By: Isaac Daniel Frisbie
There are a few titles in my comic collection that have what I consider “repeatability”. In my personal lexicon this means I can read it repeatedly and not get tired of it. Superman/Batman “Supergirl” is one of those. The story by Jeph Loeb and the Artwork by Michael Turner bring this character to life more than a lot of other intros of re-booted characters in the DC Universe.
Supergirl has been trapped in suspended animation in a meteor rock that came from Krypton. She was sent at the same time as Superman but got stuck in an asteroid and was unable to get out. She escapes from her containment and is eventually captured by Batman because she was on a rampage with her new powers. She did not know how to use them yet. Batman takes her back for observation and Superman is able to talk with her and he realizes this is his cousin, Kara Zor-El. Superman is able to only educate her for so long with the ways of Earth before Wonder Woman kidnaps her to take her for training on Themyscira. Her rationale is that she needs to learn fighting and control for her great powers. Superman is of course being overly protective. While training on the Island, Supergirl and the Amazons are ambushed by an army of Doomsdays (which turn out to be hollowed out versions and not actual clones). Supergirl is stolen during the chaos. Superman, Batman, and Wonder Woman go to get help from Big Barda. They travel to Darkseid’s planet, Apokolips, to get Kara. They split up and each uncovers their own problems. Wonder Woman and Big Barda find the Furies and Granny Goodness and fight with them. Batman finds a room full of explosives. Superman finds Kara, who has been brainwashed by Darkseid. Superman is able to overcome Kara using a kryptonite ring he has tucked away in a lead lined belt compartment. Batman uses a mother box to reprogram all of the detonators to go off on his command if Darkseid does not release them. Darkseid realizes that Batman is not bluffing and lets the group leave. While Superman and Supergirl are flying above Smallville, Darkseid comes back and goes after Superman. He uses his omega beams to destroy Superman. Supergirl intervenes and is turned into ash. Superman uses his anger to beat the crap out of Darkseid and pin him to the source wall. We find out Supergirl was transported out at the last second and her journey starts here among the other heroes, but this is where the story ends.
Loeb is masterful at times and this is a perfect example of that. The story conveys the humanity of Superman and Supergirl very well and also gives us a bit of action, because it would be boring otherwise. Superman’s love and care for her is shown by how upset and mad he gets when Wonder Woman comes along and steals Kara. He truly loves this girl that is more of a sister than a cousin. A lifetime of having no known relatives or survivors of Krypton has made it difficult for him. Supergirl bridges a gap that really no one else could, including Lois. Supergirl is confused and frightened but a powerful force that even she is unaware of. She is able to fit in, but only so much. She struggles throughout the entire story, but finds her way in the end. Darkseid is a master of deception and lies. And she fell prey to his constructs. But being of the house of El, she has a will that is strong and through Superman’s help, she is able to overcome her weaknesses and brainwashing. And kryptonite helped, too.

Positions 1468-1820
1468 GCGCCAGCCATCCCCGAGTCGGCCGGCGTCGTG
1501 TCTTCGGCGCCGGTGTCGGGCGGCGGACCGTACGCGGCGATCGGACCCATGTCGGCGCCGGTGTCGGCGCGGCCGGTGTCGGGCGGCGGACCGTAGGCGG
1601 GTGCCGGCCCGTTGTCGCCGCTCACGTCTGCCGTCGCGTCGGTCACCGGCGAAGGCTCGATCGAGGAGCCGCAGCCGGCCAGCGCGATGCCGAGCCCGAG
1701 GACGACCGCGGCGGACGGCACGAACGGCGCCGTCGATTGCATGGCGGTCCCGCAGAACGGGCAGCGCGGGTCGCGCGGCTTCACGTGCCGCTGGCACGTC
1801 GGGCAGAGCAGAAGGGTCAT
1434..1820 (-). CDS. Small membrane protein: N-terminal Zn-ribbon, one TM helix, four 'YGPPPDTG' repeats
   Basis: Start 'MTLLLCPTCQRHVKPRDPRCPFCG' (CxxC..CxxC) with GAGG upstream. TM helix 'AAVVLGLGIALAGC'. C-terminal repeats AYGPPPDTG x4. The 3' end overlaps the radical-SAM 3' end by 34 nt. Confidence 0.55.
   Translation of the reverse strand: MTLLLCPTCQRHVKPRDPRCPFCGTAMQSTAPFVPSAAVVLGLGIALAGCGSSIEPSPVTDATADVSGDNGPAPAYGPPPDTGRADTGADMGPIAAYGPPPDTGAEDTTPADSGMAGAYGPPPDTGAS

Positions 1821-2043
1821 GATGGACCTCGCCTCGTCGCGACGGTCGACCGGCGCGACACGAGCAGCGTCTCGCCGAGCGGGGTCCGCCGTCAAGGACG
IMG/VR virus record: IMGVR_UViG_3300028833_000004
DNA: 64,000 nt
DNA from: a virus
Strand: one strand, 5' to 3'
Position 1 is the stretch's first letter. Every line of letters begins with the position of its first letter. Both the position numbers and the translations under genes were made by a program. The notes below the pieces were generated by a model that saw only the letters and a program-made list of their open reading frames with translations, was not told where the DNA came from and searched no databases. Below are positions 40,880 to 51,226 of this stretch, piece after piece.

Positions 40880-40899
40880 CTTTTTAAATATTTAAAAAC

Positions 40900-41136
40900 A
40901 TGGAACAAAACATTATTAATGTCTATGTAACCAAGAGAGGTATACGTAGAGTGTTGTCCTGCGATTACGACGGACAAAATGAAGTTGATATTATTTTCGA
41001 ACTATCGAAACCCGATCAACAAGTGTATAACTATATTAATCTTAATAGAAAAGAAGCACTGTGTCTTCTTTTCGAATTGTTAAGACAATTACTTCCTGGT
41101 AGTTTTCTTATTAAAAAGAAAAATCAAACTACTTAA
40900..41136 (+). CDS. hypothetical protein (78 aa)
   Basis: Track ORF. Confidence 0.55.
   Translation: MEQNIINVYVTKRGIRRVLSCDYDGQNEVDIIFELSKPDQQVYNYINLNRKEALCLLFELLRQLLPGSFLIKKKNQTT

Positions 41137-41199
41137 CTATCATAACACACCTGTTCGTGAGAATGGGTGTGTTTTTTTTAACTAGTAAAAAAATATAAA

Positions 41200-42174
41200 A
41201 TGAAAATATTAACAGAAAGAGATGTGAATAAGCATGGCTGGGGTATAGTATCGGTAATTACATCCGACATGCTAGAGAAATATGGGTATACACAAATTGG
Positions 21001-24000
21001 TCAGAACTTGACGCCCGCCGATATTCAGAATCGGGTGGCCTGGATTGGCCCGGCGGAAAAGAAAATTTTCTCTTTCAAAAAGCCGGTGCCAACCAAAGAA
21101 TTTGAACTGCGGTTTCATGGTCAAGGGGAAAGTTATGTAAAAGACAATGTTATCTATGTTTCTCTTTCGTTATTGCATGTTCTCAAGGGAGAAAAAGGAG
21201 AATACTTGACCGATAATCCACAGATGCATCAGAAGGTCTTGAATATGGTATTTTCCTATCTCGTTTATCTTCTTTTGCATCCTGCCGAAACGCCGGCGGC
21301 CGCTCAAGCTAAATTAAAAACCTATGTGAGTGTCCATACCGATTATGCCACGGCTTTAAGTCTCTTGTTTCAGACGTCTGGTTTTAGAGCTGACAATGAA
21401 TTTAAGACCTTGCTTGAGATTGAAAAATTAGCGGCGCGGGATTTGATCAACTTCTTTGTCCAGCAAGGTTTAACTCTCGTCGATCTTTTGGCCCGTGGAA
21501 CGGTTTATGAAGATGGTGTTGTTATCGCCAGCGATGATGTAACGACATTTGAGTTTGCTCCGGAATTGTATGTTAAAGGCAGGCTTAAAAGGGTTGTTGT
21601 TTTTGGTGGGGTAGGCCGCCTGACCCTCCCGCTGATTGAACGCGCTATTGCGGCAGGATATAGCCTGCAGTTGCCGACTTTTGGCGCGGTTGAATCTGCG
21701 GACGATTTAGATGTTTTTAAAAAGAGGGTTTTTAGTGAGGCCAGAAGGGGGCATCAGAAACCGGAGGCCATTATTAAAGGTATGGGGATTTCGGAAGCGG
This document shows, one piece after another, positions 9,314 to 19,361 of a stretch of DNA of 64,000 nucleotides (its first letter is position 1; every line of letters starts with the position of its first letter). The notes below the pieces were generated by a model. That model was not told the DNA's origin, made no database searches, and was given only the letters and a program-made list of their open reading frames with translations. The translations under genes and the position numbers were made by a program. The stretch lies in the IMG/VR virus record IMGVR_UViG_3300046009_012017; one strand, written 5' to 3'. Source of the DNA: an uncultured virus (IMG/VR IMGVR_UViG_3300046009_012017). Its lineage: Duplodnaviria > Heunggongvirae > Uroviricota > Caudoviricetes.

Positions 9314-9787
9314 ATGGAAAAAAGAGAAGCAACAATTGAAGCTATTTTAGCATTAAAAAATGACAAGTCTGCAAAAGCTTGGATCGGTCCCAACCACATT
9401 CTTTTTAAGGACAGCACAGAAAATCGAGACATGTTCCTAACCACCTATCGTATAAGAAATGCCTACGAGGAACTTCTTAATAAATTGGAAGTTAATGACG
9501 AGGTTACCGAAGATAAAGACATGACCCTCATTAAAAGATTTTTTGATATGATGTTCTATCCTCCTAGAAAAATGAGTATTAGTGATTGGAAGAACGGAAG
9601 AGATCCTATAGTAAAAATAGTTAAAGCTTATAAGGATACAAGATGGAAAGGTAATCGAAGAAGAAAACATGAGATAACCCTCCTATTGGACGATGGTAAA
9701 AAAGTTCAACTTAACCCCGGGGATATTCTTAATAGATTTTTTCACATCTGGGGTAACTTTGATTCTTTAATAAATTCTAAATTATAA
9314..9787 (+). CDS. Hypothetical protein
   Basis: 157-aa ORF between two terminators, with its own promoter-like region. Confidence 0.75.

Batman is written possibly better than I’ve seen in awhile. He is cynical and ever distrustful of everyone and it shows in this. My favorite part is towards the end of the story when Darkseid is thrashing Batman to have him de-activate the bombs. Batman, despite almost dying, makes Darkseid disavow Kara and let them go. Darkseid at that moment gives Batman a pat on the back for having the courage to do what Superman and Wonder Woman could not. He is truly ruthless when he needs to be. He is a master of reading someone’s poker face (please no Lady Gaga references).
Wonder Woman is the passionate personality she always is. She is a shoot first, ask questions later personality and it is conveyed beautifully. She just comes and takes Kara and basically says, “I didn’t have time to be PC about this, so I just took her”. She handles the Furies quite well along with Big Barda and is able to get the both of them out of a bind by threatening the life of Granny Goodness with her lasso.
I can’t say enough about Michael Turner and his work. He was a fantastic artist and this was his great run on Superman/Batman. The best scenes were at the end of the story when Superman is pummeling Darkseid into the sun and then the Source Wall. The rage and anger is done wonderfully by Turner. I will say that my two major complaints about his artwork are: 1. His artwork is great but a lot of the faces look really similar. There doesn’t seem to be a lot of differentiation between the styles of faces. The person this art style suited best was Batman. This is one of the best Batman’s I have seen next to Jim Lee’s. 2. I understand that showing a little skin appeals to a certain demographic and I’m sure artists like drawing the human body and showing off its beauty, but it seemed at times it was a little excessive. That is, in part, indicative of comics in general, though. If I were a superhero I would be less concerned with looking trendy and attractive and more concerned with having the right clothes if I got into a fight. Don’t misunderstand, I’m not a prude. I enjoy artwork and conveying the human body the way they interpret it. Heck, it makes for a lot more interesting comic cons. I doubt there would be even a fourth of the people at comic cons if female cosplays weren’t there.
This is a brilliant story (unfortunately DC took a good character and threw her into a dumpster after this) that was well told and that story was enhanced by Turner’s artwork
Overall: 9 out of 10